Shaping the future HIV and development agenda post-2015

November 18, 2012

As the 2015 target date for achieving the Millennium Development Goals (MDGs) approaches, the United Nations, governments, civil society and other global and national stakeholders are involved in a series of processes that will determine the new development goals. STOP AIDS NOW! in collaboration with the International HIV/AIDS Alliance, has developed a discussion paper to help the HIV community to engage in these discussions and ongoing consultations. You can download the paper or read it online.

Discussions focus on:

  • What the MDGs have achieved so far
  • What is missing from the current framework
  • What the opportunities and challenges in setting goals that will fit with new global, political and financial trends and tackle poverty in a more efficient, country-specific and integrated way

It is unclear at this stage how HIV and AIDS will be addressed in the new post -2015 development framework and The HIV sector could potentially lose out if HIV is not specifically addressed in it. The MDG with a specific goal dedicated to HIV, TB and Malaria (MDG 6) has had a huge impact, contributing significantly to broad political, financial and programmatic support for the global HIV and AIDS response. In turn MDG 6 has also had a significant impact on progress towards the other MDGs, especially those related to child and maternal mortality (MDG 4 and 5), education (MDG 2), gender equality (MDG 3) and poverty eradication (MDG 1).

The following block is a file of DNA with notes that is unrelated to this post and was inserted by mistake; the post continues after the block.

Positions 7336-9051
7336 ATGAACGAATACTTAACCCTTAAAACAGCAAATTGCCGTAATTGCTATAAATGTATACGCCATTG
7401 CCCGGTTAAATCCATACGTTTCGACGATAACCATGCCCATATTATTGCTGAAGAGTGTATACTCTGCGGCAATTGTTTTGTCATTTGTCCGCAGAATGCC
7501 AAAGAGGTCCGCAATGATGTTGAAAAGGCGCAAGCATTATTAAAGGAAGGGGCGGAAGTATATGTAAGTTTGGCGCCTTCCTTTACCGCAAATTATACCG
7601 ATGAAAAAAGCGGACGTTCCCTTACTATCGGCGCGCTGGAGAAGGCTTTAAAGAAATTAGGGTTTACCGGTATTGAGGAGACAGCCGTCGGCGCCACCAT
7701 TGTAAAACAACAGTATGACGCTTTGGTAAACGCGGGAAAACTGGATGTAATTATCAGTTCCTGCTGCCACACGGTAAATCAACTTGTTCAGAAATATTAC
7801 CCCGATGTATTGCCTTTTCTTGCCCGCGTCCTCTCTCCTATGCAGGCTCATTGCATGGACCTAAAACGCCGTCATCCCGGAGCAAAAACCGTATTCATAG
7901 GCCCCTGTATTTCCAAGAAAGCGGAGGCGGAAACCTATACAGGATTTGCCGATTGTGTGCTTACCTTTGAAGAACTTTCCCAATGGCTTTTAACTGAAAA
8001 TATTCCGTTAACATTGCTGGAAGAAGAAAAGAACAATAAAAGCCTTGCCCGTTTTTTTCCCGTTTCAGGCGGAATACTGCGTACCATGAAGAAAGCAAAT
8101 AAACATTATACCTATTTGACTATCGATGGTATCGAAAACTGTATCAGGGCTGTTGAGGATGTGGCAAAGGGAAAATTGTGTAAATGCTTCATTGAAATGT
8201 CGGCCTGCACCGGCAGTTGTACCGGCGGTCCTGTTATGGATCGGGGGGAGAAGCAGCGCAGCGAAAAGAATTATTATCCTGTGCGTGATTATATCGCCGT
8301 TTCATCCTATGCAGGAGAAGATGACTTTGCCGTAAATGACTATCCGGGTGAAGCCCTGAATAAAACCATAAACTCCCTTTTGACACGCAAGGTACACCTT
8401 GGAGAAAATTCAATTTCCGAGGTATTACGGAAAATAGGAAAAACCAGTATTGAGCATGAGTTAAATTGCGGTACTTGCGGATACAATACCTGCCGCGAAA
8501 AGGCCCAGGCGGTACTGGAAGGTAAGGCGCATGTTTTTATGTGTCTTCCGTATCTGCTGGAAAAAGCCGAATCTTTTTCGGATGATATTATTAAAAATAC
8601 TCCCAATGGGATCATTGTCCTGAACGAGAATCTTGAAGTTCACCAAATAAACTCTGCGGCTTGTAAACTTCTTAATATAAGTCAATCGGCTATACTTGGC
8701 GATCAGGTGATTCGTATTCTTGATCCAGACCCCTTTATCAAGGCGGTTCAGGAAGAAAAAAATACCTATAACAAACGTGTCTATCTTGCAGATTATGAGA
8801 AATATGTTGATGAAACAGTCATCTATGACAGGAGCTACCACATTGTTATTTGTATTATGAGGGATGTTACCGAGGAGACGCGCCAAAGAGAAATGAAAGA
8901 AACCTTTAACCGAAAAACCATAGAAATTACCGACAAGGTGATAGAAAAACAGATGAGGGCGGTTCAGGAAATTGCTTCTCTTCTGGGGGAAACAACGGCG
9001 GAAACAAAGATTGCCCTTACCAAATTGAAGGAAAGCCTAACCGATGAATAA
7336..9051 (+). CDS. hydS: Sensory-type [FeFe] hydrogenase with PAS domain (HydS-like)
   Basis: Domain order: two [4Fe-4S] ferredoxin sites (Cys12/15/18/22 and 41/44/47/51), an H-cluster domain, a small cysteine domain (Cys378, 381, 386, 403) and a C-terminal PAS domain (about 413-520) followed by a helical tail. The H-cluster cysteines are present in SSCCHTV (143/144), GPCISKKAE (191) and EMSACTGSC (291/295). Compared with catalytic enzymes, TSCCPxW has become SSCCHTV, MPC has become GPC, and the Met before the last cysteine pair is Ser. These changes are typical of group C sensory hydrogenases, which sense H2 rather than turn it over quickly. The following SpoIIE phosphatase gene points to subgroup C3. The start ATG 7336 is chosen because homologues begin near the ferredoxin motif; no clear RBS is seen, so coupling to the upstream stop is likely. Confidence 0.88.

We have learned many lessons from the HIV response in recent years, especially the importance of community based action, human rights, civil society involvement, and efficient and targeted resource mobilisation and it is important that these are recognised and incorporated in the new framework.

Universal Health Coverage

It also remains unclear how health will be addressed more broadly. Many civil society organisations working in the field of health, as well as the World Health Organization and some key donors have started rallying behind Universal Health Coverage (UHC) as a key mechanism for improved health outcomes in the new framework.

In the HIV community we need to start discussing what UHC would mean for the HIV response: how to ensure universal access to HIV prevention, treatment, care and support within an UHC package? How to address inequalities and inequitable access to care? What should be in place to reach key populations? How can we ensure that UHC is based on key principles such as human rights and evidence based approaches?

Setting goals

Another important question to look at is how HIV and AIDS can be integrated into any new set of goals in the framework as a key issue for progress on development. What specific HIV targets and indicators should be included under a new health goal and in other development goals?

To protect HIV in the post-2015 development agenda, it is crucial that the HIV community now actively engages in relevant global and country-level consultations on this issue and makes sure that the voices of people living with HIV and key populations are at the centre of the post-2015 development processes. We do not want to lose what has been gained in the past 12 years of the fight against HIV/AIDS.